Classroom Tech, Part III: Animoto

I am in the midst of a series of posts outlining how I plan on using technology during the coming school year. I’ll share some tools, resources, and ideas that I intend to use with students in the classroom, and hopefully you, the reader, will share some advice or thoughts of your own, either in the comments section, or on your own blog (just let me know if you do!).

Another tech tool I’m planning on integrating this year is Animoto, the free slide/movie site. I’ve previously discussed Animoto and some of the highlights here, but I’m finally starting to figure out how I can use it productively with students without maxing out our school’s bandwidth.

Without getting into too many details, Animoto is a way to convert slideshows (read: Powerpoints) into visually exciting movies. It allows users to upload and rearrange images, add text, and add stock or custom music. Once these are all set, it will process them into a short (or, if you prefer, long) video complete with well-timed and animated transitions between images and text. Here’s an example of Animoto at work:

As you can see, Animoto creates something that the average educator could never hope to duplicate. It gives us a product that can be used to better engage the visual learners in our classrooms. I’ve struggled to think of ways we could use Animoto in our school, particularly because a classroom full of students using Animoto would create a bit of an overload on our servers. In spite of this, I’ve found a couple of ways to use the tool that are worth sharing. As always, please feel free to share your own ideas with me and other visitors to this site.

  1. Book trailers are a great way to pique students’ interest before reading a book. If you’re reading a book as a class, you can create a short Animoto book trailer to advertise/preview the upcoming unit (like I tried to do above with Romeo & Juliet). If students are doing Reader’s Workshop or Literature Circles, they could do a group trailer after they’ve read the book and share this trailer with the class.
  2. If students are doing presentations, they could use an Animoto video in lieu of a Powerpoint as their visual aid. The omission of text encourages good “presentation zen” and makes them focus on how the visual enhances the aural.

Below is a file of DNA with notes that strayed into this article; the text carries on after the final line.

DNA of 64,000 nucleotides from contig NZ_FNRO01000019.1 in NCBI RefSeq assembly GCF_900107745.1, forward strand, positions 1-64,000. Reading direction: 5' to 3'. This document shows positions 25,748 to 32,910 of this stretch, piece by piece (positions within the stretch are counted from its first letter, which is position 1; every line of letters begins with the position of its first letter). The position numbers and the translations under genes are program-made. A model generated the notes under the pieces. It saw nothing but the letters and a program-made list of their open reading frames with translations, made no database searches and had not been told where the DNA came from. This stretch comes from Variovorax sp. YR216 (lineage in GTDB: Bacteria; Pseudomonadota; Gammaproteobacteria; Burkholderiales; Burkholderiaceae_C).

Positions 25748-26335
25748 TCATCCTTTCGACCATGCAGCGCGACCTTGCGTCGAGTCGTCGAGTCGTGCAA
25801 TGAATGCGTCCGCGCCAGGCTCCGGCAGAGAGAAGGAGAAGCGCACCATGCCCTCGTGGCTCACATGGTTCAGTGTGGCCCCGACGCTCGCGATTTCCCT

3. Animoto would be a great way to create a sort of visual dictionary for the class. As a homework assignment (so students aren’t tearing up the school’s bandwidth), students could create a short 15-second video on a particular vocabulary word. It would have the word, a definition, and several images that help visually convey what the word means. If these were each submitted to the teacher, they could then be shared on YouTube or some other video sharing site (Fliggo, perhaps?).

Obviously these are only a couple of ideas, so please feel free to share your own.

Stay tuned for the next post in this Classroom Tech series, which will be on Shelfari.

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7 responses to “Classroom Tech, Part III: Animoto

  • Chris

    This looks like a great tool to use in the classroom. I do not know what grade you teach, but you can also use this for current events. You could start off by having students look in the paper to find something that interests them and create a 15 second animoto of it to present the class, and than as you progress in the year you start assigning the articles that they need to do, so they become interested in current events. I do not know if this would work for you, just an idea.

  • E. Lukoff

    I loved this post about the technology, but what I thought was so interesting was Animoto used here for the introduction of Romeo and Juliet. Using this kind of technology would really inspire students to get into a book. Even the Delicious bookmarks idea sounds great. It’s a terrific way to keep the class cohesive.

  • Rick Caskey

    I am amazed by Animotos abilities. I was unaware that there was an online tool that was as capable as powerpoint and as creative as a Mac Program. I had heard a few rumors about it but now i would like to learn more. Thank you for sharing this with us online.

    • thehurt

      @Rick: I’ll tell you what – Animoto continues to amaze me even after using it a lot. And it’s not even the graphics or animations that do it for me – it’s remembering how long I used to spend on video editing and realizing that I now spend a fraction of that making a better quality product. Thanks for your comment.

  • Cortney

    This was great! I am always amazed at the “newest trends”. In all honesty, I get frieghtened when I see clips like that because I wouldn’t even know where to begin. I would love to be able to implement such creative lessons such as this and hope that seeing ideas like the one shown will give me the motivation and strive to research how to do this more.

    • thehurt

      @Cortney: I’m really glad you appreciated it. I think you’ve hit on one of the things I love about modern technology trends – that it’s so easy to make things that look so complicated! I would definitely encourage you to try Animoto at some point – kids (especially younger ones) are generally very into it.

  • Classroom Tech, Part VII: “Everything’s Amazing; Nobody’s Happy.” « Edumacation

    […] with Microsoft OneNoteWhale Rider Teaching ResourcesClassroom Tech, Part IV: ShelfariAboutClassroom Tech, Part III: AnimotoApple's Counterculture […]

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